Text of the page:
Tuesday, September 18, 2007

"No WAY that was a Grizzly bear."

One of the best things about the NFL season starting again is that it also means there will be new weekly TUESDAY MORNING QUARTERBACK columns by Gregg Easterbrook. But Mr. Easterbrook is a well-rounded individual, a man after my own heart as it were, and doesn't limit his writing to sports alone. He also takes occasion to opine on politics, science, TV and films- and in today's column, he writes a paragraph about the Fantastic Four: Rise of the Silver Surfer movie (which I still haven't seen...), and it's quite amusing:

Many moments in the flick made no sense even if you're willing to accept superpowers. For instance, Sue Storm looks at star charts and announces that a planet orbiting Rigel was destroyed eight days after the Surfer appeared there. Rigel is 800 light years away -- the Surfer would have had to visit that system eight centuries ago for the light to be reaching Earth now. Mr. Fantastic's flying car traveled from Manhattan to Siberia in about 15 minutes. Even assuming super-rapid acceleration and braking, that would have required a speed of about 30,000 mph -- escape velocity for leaving this planet. But though capable of 30,000 miles per hour, Mr. Fantastic's flying car has no canopies! The Four's heads would not have stayed on, let alone their hair. My favorite moment of the movie: as the crawl announces "BLACK FOREST, GERMANY," our hero The Thing encounters a grizzly bear. Grizzlies are found only in North America. Maybe the bear was a Kodiak -- the scene was brief -- but you can guess the only place Kodiaks are found. Even brown bear, once indigenous to the Schwarzwald, have for generations been unknown there, although they are being reintroduced in Italy and Switzerland. See this Der Spiegel article about the national sensation caused in 2005 when a brown bear was spotted in a forest near the German border.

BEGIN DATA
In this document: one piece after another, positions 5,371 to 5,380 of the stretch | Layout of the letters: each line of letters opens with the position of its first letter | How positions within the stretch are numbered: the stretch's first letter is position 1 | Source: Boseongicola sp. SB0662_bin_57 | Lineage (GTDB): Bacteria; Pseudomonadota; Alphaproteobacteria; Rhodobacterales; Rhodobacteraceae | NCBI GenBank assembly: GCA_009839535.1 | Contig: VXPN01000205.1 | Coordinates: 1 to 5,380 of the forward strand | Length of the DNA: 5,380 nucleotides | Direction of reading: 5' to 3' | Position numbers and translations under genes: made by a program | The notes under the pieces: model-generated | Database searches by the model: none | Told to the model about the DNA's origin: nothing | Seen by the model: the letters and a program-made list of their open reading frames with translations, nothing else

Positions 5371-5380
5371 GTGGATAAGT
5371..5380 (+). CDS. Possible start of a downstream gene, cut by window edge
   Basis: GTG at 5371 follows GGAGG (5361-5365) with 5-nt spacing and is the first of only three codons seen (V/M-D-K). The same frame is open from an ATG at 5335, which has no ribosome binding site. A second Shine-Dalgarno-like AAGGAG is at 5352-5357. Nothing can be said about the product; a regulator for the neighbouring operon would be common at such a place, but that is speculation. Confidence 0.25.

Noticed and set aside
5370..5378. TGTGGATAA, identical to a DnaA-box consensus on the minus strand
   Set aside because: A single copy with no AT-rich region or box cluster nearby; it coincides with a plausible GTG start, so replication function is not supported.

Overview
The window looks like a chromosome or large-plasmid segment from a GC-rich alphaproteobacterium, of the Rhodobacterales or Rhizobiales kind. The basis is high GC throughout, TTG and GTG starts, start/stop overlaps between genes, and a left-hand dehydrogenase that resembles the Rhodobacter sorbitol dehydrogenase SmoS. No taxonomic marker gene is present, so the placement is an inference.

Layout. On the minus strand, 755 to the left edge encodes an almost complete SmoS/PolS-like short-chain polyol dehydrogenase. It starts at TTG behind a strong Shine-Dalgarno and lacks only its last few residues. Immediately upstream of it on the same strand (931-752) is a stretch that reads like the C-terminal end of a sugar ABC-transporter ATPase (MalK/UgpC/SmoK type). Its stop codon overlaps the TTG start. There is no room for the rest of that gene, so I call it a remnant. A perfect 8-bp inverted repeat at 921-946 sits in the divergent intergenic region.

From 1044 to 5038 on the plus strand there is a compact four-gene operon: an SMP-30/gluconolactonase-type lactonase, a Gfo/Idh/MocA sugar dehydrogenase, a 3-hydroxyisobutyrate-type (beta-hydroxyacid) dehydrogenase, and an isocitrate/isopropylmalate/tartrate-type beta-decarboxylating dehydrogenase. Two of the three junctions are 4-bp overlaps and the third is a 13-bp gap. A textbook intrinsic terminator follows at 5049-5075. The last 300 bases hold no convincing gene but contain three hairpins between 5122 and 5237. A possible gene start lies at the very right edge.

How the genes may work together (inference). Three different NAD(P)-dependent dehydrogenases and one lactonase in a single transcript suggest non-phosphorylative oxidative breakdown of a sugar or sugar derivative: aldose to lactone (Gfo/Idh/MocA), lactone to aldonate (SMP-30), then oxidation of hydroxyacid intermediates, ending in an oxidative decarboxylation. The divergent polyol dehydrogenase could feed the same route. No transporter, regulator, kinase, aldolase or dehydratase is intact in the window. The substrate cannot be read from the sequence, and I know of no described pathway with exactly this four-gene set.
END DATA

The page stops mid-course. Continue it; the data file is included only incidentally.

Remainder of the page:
He also goes on to comment about the recent SF film Sunshine as well. Go HERE for the complete column.

Of course, the above is copyright ESPN or Easterbrook or both.

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